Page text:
Author(s): Mills BM, Zaya MJ, Walters RR, Feenstra KL, White JA, , Mills BM, Zaya MJ, Walters RR, Feenstra KL, White JA,
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Abstract Recombinant cytochrome P450 (P450) phenotyping, different approaches for estimating fraction metabolized (f(m)), and multiple measures of in vivo inhibitor exposure were tested for their ability to predict drug interaction magnitude in dogs. In previous reports, midazolam-ketoconazole interaction studies in dogs have been attributed to inhibition of CYP3A pathways. However, in vitro phenotyping studies demonstrated higher apparent intrinsic clearances (CL(int,app)) of midazolam with canine CYP2B11 and CYP2C21. Application of activity correction factors and isoform hepatic abundance to liver microsome CL(int,app) values further implicated CYP2B11 (f(m) >or= 0.89) as the dog enzyme responsible for midazolam- and temazepam-ketoconazole interactions in vivo. Mean area under the curve (AUC) in the presence of the inhibitor/AUC ratios from intravenous and oral midazolam interaction studies were predicted well with unbound K(i) and estimates of unbound hepatic inlet inhibitor concentrations and intestinal metabolism using the AUC-competitive inhibitor relationship. No interactions were observed in vivo with bufuralol, although significant interactions with bufuralol were predicted with fluoxetine via CYP2D and CYP2C pathways (>2.45-fold) but not with clomipramine (<2-fold). The minor caffeine-fluvoxamine interaction (1.78-fold) was slightly higher than predicted values based on determination of a moderate f(m) value for CYP1A1, although CYP1A2 may also be involved in caffeine metabolism. The findings suggest promise for in vitro approaches to drug interaction assessment in dogs, but they also highlight the need to identify improved substrate and inhibitor probes for canine P450s.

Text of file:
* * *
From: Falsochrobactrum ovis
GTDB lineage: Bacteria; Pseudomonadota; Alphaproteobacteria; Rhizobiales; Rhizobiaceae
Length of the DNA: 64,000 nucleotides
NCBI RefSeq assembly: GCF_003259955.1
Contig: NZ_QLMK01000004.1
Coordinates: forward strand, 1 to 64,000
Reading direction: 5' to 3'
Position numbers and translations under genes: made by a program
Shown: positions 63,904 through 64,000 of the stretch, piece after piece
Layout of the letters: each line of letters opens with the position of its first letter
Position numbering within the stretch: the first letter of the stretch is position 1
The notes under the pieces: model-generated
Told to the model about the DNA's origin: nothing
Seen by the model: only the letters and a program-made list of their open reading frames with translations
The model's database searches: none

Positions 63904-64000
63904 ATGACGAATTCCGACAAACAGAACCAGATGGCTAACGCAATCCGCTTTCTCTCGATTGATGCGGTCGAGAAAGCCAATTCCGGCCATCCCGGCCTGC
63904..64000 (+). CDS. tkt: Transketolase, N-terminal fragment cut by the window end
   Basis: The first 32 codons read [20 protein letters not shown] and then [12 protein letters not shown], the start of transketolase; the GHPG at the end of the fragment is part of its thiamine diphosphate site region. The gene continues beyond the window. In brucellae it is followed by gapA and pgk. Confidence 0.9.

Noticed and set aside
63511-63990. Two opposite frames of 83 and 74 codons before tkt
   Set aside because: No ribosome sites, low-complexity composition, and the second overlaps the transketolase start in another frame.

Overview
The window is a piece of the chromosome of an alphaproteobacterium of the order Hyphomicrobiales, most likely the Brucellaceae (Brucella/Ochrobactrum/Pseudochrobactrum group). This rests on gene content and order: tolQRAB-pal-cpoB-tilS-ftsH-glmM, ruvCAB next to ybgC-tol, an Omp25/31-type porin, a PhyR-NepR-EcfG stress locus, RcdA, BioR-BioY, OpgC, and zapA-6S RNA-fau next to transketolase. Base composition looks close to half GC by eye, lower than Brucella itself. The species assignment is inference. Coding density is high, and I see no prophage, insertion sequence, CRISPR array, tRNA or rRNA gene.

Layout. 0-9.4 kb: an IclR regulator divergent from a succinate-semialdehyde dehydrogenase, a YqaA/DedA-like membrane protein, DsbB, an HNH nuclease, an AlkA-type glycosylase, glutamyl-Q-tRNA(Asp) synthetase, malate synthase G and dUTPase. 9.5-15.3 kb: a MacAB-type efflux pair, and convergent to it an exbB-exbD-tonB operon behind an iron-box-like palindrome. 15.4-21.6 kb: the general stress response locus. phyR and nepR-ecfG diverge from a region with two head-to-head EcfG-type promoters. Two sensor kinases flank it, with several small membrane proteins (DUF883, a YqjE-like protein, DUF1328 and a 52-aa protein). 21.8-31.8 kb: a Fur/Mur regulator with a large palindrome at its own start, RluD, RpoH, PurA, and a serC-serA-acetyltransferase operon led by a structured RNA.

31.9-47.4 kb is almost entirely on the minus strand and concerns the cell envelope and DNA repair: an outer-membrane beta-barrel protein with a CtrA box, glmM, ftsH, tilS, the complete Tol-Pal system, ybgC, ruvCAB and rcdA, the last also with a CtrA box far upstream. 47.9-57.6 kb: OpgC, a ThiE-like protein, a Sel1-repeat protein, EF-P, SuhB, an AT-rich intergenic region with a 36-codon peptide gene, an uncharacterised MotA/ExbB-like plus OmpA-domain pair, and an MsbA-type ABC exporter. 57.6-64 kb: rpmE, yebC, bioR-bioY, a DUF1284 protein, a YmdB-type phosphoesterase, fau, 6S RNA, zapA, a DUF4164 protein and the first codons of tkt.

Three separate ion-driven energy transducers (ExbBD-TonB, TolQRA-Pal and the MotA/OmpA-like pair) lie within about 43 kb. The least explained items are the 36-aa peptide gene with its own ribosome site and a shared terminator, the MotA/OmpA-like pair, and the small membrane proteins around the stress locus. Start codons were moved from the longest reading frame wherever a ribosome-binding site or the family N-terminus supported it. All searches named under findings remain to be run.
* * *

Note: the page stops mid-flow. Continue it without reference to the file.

This article was published in Drug Metab Dispos
and referenced in Journal of Drug Metabolism & Toxicology